Dave spoke this morning from Luke 13:10-17, the account of Jesus healing a woman crippled for 18 years and the backlash this provoked because the healing was carried out on the Sabbath. The woman in the incident is not named; in fact, she is defined for us by her disability. We feel that she was acutely aware of her infirmity and did not feel like a ‘normal’ person, a bitter reminder that we often label people according to how we see them (and how we see only the visible, not the heart.)

The woman’s disability meant she was bent over, unable to straighten up, able only to look downwards. C. H. Spurgeon says of her, ‘she lived in a posture of forced humility’, and Luke makes it clear that she was ‘bound by Satan.’ Not all infirmity and disability comes directly from the devil, but the despair these things breed in us is typical of his tactics. In this encounter with the Lord, the lifting love of Jesus transforms her situation. She met Jesus in the synagogue (demonstrating a persistent faith even though she was disabled) and was set free by Him. We do not know if he crouched down to speak to her, but we do know that he gave this nameless woman a new identity, calling her a ‘daughter of Abraham.‘ She was no longer a victim, but was to be a blessing, and must have felt like the psalmist in Ps 40:1-3!

The leader in this story was outwardly physically whole, but his attitude was as bent and crooked as the woman’s spine. He had a legalistic bent, living by the rules, and was outraged that Jesus chose to heal the woman on the Sabbath. Jesus’s words to him showed him that God’s love has a greater purpose: if the Pharisees could care for animals on the Sabbath, this woman deserved to be loosed too. In a similar incident in Mark 2:27-28, we see that Jesus said the Sabbath was made for man, and not the other way around.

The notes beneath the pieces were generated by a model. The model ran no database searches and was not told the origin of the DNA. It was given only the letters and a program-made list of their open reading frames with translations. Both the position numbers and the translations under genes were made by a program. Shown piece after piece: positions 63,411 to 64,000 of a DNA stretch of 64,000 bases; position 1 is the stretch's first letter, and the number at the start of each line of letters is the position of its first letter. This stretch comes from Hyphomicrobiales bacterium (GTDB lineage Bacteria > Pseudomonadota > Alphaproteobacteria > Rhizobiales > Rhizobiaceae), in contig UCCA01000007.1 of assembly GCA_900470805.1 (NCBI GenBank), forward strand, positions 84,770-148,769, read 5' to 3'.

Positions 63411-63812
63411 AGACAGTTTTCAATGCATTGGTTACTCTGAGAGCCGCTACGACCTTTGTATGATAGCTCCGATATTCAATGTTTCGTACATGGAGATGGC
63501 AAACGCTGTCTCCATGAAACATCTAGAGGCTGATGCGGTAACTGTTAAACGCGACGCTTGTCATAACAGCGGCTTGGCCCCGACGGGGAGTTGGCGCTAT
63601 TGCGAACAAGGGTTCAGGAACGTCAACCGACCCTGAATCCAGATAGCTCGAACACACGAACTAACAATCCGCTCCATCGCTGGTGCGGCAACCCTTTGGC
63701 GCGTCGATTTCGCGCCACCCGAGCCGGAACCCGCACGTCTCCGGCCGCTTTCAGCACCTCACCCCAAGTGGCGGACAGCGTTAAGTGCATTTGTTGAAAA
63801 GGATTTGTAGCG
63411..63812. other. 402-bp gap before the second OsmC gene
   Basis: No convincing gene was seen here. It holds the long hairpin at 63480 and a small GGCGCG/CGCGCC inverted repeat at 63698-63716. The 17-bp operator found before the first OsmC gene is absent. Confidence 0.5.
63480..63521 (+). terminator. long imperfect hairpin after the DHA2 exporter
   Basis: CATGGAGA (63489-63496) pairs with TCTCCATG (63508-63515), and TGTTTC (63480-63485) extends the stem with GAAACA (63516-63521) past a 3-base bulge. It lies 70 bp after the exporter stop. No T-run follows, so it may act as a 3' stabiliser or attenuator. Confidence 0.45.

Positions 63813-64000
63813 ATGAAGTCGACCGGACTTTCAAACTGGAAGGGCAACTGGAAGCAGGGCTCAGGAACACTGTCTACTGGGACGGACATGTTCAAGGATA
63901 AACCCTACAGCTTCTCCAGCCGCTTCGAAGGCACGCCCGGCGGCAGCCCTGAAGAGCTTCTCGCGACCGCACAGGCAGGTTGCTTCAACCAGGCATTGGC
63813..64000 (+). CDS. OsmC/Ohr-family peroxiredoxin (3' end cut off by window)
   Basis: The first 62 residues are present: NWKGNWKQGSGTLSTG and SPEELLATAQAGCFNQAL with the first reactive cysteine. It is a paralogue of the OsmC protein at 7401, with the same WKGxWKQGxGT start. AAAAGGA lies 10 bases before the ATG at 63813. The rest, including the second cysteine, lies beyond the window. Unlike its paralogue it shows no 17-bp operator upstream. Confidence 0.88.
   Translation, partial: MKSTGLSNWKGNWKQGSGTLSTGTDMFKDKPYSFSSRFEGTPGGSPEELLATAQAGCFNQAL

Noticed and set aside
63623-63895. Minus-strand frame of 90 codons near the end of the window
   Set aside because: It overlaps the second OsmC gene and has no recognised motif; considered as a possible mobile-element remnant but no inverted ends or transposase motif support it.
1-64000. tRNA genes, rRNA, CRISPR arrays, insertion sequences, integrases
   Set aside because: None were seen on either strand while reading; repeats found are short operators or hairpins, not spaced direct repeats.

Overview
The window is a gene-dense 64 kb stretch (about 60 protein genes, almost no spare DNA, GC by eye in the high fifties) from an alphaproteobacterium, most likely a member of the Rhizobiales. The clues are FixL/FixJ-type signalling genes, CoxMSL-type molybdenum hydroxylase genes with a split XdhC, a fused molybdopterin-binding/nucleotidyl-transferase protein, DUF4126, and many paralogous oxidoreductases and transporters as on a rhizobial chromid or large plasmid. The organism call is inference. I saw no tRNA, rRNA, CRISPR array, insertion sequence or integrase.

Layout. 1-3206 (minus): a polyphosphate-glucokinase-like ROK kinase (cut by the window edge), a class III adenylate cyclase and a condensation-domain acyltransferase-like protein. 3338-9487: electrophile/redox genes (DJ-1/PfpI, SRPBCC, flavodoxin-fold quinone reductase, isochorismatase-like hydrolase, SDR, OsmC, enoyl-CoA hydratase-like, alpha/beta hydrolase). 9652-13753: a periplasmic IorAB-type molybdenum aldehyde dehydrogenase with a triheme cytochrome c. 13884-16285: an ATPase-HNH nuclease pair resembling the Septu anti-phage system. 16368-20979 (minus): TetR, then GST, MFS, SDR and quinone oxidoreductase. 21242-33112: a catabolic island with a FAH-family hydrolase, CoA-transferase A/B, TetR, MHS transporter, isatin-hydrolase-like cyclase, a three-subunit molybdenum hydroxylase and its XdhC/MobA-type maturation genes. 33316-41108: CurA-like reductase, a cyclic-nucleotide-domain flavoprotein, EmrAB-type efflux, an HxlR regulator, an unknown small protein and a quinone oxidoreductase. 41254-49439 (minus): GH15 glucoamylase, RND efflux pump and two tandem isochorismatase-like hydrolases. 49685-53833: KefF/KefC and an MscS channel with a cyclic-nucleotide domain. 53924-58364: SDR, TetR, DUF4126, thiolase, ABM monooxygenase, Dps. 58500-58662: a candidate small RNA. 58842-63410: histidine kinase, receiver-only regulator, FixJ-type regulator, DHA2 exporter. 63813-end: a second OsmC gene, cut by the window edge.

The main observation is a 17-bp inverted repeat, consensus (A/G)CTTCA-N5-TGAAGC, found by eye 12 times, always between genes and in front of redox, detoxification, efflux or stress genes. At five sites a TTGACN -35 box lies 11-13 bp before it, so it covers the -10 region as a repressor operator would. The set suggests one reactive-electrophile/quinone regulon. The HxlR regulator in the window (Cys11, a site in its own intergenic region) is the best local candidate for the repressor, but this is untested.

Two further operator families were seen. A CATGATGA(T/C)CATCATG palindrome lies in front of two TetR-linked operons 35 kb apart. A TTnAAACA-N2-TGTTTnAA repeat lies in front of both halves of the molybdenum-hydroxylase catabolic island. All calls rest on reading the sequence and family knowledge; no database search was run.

This incident shows us that we all have a tendency to get bent. Familiarity with God’s law can easily lead to indifference. Traditions become more important than the things they symbolise and we can be cut off from the life of God by our very religiosity. Humility is needed if we are to encounter Jesus. We must let go of the things that keep us bound and bent, be that worry and anxiety, or abuse, or shame or poverty or grief or heartache. We all need God’s loosing, so that we can stand tall.

Jesus took the initiative with this woman. He called her to come to Him. He lavished His love and mercy on her (see 1 John 3:1). We too can know the call and mercy of God, but we need faith to believe that God rewards those who earnestly seek Him. (Heb 11:6) The lady emerged from this encounter whole and able to go forth in blessing; the leader remained bound by prejudice and legalism. Will we heed the call of Jesus and be set free by Him?